Pakistan gives its spy agency permission to record and intercept communications for national security

The Pakistan government, led by Prime Minister Shehbaz Sharif, has formally authorized the Inter-Services Intelligence (ISI) to intercept and trace calls for national security purposes. This decision, enacted under the Pakistan Telecommunication (Re-organisation) Act, 1996, empowers ISI-nominated officers of grade 18 and above to monitor communications to prevent offenses and safeguard national security. The move is part of broader efforts by the government to tighten control over social media platforms, which opposition parties like Pakistan Tehreek-e-Insaf (PTI) have used extensively to engage their supporters amidst restrictions on traditional media.

Prime Minister Shehbaz Sharif's administration has also approved amendments to the Prevention of Electronic Crimes Act (PECA) 2016, aiming to establish a Digital Rights Protection Authority. Additionally, reports indicate plans to implement a national firewall across internet service providers to filter and block content deemed undesirable.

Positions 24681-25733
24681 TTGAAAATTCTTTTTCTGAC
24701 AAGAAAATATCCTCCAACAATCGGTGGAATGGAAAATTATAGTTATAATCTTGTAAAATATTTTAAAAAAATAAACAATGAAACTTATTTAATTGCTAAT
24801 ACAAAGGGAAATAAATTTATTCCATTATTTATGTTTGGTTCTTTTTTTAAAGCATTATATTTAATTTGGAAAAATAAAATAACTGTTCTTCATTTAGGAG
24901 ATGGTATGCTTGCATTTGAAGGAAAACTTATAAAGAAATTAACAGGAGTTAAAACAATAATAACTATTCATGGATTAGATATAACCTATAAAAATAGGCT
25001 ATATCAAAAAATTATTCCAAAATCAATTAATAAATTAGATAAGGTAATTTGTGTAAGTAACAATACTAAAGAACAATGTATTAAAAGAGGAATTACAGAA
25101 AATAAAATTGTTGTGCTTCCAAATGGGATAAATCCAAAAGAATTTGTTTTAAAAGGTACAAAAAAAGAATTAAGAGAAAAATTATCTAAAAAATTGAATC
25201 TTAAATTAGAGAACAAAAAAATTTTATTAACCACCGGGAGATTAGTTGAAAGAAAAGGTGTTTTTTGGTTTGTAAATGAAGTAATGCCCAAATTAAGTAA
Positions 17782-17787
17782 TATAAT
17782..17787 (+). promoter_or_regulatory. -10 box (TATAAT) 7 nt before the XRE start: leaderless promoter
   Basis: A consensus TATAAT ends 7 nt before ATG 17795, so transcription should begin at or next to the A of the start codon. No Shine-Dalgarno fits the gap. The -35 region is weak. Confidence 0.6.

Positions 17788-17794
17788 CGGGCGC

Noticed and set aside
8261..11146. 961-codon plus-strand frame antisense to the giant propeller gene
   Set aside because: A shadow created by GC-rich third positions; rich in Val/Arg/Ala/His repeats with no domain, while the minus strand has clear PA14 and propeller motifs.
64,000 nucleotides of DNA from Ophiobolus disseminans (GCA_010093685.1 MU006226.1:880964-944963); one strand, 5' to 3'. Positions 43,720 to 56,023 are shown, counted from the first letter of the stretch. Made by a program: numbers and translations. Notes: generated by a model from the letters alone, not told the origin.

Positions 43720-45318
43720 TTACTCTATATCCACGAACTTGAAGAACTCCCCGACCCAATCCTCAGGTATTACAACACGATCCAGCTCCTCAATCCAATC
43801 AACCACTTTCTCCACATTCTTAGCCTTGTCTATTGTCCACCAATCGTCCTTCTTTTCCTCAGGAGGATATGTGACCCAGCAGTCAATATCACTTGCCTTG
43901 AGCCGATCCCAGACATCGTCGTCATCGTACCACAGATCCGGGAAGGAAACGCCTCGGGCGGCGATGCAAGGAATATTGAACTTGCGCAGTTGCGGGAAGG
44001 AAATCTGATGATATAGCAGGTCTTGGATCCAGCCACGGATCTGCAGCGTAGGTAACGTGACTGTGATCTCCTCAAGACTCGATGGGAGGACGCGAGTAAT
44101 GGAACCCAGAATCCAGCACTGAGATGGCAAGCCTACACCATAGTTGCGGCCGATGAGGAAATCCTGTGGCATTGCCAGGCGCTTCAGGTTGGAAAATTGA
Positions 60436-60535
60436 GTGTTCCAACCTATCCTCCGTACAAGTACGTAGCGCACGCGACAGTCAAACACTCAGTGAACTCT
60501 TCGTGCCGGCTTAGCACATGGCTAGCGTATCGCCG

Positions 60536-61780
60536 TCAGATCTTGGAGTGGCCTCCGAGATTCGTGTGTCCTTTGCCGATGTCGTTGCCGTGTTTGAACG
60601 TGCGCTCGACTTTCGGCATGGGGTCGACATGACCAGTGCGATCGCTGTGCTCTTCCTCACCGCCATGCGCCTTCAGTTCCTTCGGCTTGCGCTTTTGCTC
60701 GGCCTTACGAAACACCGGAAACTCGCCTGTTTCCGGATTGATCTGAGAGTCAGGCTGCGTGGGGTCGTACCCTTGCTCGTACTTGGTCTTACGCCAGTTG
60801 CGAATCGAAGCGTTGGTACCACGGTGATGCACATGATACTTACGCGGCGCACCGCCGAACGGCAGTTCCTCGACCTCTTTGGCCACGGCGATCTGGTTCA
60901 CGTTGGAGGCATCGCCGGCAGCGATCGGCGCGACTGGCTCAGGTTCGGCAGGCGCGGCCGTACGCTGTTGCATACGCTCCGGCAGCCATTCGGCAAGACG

The decision has sparked criticism from political opponents, such as PTI leader Omar Ayub Khan, who warned that such measures could potentially be used against current government officials once they are out of power, leading to legal challenges and court battles.

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